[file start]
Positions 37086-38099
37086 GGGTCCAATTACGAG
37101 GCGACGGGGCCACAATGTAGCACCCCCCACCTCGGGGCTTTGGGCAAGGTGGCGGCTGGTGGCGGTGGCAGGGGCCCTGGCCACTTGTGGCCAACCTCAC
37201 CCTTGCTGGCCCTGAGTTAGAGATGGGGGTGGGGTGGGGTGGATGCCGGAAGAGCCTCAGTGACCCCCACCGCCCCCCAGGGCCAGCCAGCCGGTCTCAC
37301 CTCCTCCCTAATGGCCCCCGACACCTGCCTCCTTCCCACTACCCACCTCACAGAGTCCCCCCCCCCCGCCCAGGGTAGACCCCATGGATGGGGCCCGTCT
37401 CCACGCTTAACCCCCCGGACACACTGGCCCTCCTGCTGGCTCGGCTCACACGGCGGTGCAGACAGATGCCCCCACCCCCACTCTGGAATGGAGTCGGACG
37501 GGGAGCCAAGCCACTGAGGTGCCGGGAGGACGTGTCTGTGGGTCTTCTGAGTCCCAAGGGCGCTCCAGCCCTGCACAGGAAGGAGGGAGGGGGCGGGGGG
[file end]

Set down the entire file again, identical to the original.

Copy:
Positions 37086-38099
37086 GGGTCCAATTACGAG
37101 GCGACGGGGCCACAATGTAGCACCCCCCACCTCGGGGCTTTGGGCAAGGTGGCGGCTGGTGGCGGTGGCAGGGGCCCTGGCCACTTGTGGCCAACCTCAC
37201 CCTTGCTGGCCCTGAGTTAGAGATGGGGGTGGGGTGGGGTGGATGCCGGAAGAGCCTCAGTGACCCCCACCGCCCCCCAGGGCCAGCCAGCCGGTCTCAC
37301 CTCCTCCCTAATGGCCCCCGACACCTGCCTCCTTCCCACTACCCACCTCACAGAGTCCCCCCCCCCCGCCCAGGGTAGACCCCATGGATGGGGCCCGTCT
37401 CCACGCTTAACCCCCCGGACACACTGGCCCTCCTGCTGGCTCGGCTCACACGGCGGTGCAGACAGATGCCCCCACCCCCACTCTGGAATGGAGTCGGACG
37501 GGGAGCCAAGCCACTGAGGTGCCGGGAGGACGTGTCTGTGGGTCTTCTGAGTCCCAAGGGCGCTCCAGCCCTGCACAGGAAGGAGGGAGGGGGCGGGGGG